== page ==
1. 3.5-in. MS-DOS diskettes.
  2. CD-ROM's formatted to ISO 9660 standards (URL http://www.y-adagio.com/public/standards/iso_cdromr/tocont.htm).

2.6.4.2 Submission requirements: Two copies of the diskette or CD-ROM accompanied by a copy of the DAA (NF-1676) in either electronic format (a separate file from the alternative media) or a print copy.

2.6.5 Microfiche

2.6.5.1 NASA CASI can accept the following formats:

  1. 98 frames per 105mm x 148mm fiche.
  2. 24-to-1 reduction ratio.

2.6.5.2 Submission requirements: Silver master(s) accompanied by a copy of the DAA (NF-1676) or Center-equivalent form in either electronic format (a separate file from the alternative medium) or a print copy.

2.6.6 Videotape and Audio Files

2.6.6.1 NASA CASI can accept the following videotape formats: (R) Betacam SP.

2.6.6.2 Submission requirements: Two copies of the videotape accompanied by a copy of the DAA (NF-1676) or Center equivalent form in either electronic format (a separate file from the alternative medium) or a print copy.

2.6.7 Compression Formats

2.6.7.1 NASA CASI can accept the following compression formats: >Zip.

2.6.8 File-Naming Conventions

2.6.8.1 Name the file to clearly identify the contents using the report number or other identifying text, followed by a three-character extension that represents the application:

  1. NASA/TM--2005-123456.pdf.
  2. Rocketsandpeople.pdf.
  3. Worddocument.doc.
  4. NASA/CP submitted as one pdf, and each paper submitted as a separate file
  1. NASA/CP--209555.pdf - the cover-to-cover CP
  2. NASA/CP--209555.pdf-01 represents the first paper in the CP; 02 represents the second paper in the CP, etc.

2.6.9 Electronic Transfer via Internet and E-mail of Restricted-Access Information

2.6.9.1 The following procedures for restricted-access information (information whose publication or distribution is restricted by law, regulation, or policy as defined in section 4.2.2) are in addition to procedures cited for unclassified/unlimited STI and procedures cited in Chapter 4.

2.6.9.2 STI containing restricted-access information that is submitted via the Internet or e-mail must be encrypted. The minimum level of required encryption is secure socket layer (SSL). See NPR 2810.1, Security of Information Technology, and NASA Technical Standard NASA-STD-2820, Encryption and Digital Signature Standards. Until such mechanisms and infrastructure are available, a paper copy or electronic file loaded to a CD-ROM will be accepted. Paper copies and CD-ROMs (including their internal electronic files) must be marked with the applicable restriction and mailed in an envelope that does not indicate the restricted nature of the content. For additional information, see also NPR 1600.1, NASA Security Program Procedural Requirements.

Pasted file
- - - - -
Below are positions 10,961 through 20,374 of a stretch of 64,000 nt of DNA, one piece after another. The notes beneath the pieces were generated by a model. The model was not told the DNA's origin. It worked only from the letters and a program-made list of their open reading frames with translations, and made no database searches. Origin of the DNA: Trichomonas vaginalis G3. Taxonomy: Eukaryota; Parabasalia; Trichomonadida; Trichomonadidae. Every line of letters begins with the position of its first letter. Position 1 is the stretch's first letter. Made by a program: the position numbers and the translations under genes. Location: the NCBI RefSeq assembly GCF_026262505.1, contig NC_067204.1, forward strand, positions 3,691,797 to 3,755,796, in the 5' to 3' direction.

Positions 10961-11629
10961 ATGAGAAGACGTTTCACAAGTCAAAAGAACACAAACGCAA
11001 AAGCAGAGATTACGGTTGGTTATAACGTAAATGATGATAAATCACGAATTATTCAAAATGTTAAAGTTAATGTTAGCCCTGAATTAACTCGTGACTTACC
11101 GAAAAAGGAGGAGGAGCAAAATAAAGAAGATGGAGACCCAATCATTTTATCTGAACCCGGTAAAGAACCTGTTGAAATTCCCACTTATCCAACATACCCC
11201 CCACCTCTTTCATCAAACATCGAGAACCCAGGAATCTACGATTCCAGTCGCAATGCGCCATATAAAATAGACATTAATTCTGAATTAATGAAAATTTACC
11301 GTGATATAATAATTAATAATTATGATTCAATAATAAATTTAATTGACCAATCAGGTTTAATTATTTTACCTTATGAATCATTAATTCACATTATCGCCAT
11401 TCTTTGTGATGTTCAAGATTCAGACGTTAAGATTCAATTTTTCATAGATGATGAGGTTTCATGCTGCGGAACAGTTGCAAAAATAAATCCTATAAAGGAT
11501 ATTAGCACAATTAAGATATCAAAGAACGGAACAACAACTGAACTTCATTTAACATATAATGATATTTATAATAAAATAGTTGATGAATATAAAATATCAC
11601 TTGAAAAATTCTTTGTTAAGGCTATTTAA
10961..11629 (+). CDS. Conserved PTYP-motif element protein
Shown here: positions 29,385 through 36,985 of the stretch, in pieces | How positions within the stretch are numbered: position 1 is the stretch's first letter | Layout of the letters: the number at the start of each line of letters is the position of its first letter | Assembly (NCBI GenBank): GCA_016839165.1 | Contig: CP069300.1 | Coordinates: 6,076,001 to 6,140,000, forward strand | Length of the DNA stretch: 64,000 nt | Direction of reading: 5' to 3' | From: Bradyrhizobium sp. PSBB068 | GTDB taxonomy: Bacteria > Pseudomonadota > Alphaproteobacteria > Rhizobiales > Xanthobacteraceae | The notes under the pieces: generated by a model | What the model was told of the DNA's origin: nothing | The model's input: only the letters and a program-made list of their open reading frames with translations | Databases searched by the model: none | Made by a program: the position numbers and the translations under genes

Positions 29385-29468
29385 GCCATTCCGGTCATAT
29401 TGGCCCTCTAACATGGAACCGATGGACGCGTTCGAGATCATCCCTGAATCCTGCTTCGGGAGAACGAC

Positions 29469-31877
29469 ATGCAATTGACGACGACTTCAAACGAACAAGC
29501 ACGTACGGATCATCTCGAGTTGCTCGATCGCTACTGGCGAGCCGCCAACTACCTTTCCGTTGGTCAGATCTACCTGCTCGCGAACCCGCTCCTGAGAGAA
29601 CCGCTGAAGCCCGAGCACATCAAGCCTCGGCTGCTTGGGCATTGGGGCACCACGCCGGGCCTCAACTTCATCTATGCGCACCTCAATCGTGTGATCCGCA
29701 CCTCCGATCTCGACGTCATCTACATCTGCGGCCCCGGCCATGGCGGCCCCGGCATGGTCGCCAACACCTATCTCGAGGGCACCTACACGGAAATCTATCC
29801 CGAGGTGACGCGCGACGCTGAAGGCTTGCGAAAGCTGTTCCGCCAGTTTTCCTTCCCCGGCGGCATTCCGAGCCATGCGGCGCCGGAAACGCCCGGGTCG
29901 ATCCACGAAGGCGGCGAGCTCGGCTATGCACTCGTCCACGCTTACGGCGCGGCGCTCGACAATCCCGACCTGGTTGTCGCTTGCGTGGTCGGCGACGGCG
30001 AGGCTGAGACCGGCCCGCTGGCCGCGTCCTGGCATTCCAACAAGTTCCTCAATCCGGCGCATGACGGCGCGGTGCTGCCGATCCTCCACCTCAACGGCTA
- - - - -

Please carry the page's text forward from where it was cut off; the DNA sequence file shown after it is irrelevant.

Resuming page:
2.6.9.3 Export-controlled information is defined as ITAR (International Traffic in Arms Regulations, 22 CFR 120-130) and EAR (Export Administration Regulations - 15 CFR 730-744) information.

2.6.9.4 For information regarding the handling of documents that were previously export-controlled or restricted-access but have subsequently been downgraded, see section 2.5.16.

2.7 Availability of Electronic and Alternative Media Publications from NASA CASI

2.7.1 NASA STI publications are available from NASA CASI in the formats cited in the following sections:

2.7.2 Electronic Formats. (PDF for NASA Aeronautics and Space Database registered users.)

2.7.3 Computer Diskette. (Computer diskette output is available in like-to-like MS-DOS, Windows, and Macintosh formats.) When STI is provided to NASA CASI on computer diskette, NASA CASI can copy and distribute this medium on demand.

2.7.4 Videotape. (Videotape output is available in Betacam SP, High-8, VHS, and Super VHS formats.)

2.7.5 CD-ROM. (When STI is provided to NASA CASI on CD-ROM, NASA CASI can copy and distribute this medium on demand.)

2.8 Standards for Protection of Intellectual Property

2.8.1 Authorship

2.8.1.1 Author. With the exception of NASA histories, the authorship of NASA publications is generally reserved for persons who participate in the performance of the work from which the STI results and who can effectively defend the main technical content of the publication to a peer group. Because of the complexity of scientific and technical work, many publications have multiple authors. The authors' names should appear in a sequence that indicates their respective responsibility for the reported results; that is, the first author is the chief contributor and writer, and other authors follow in the order of their responsibility for the work.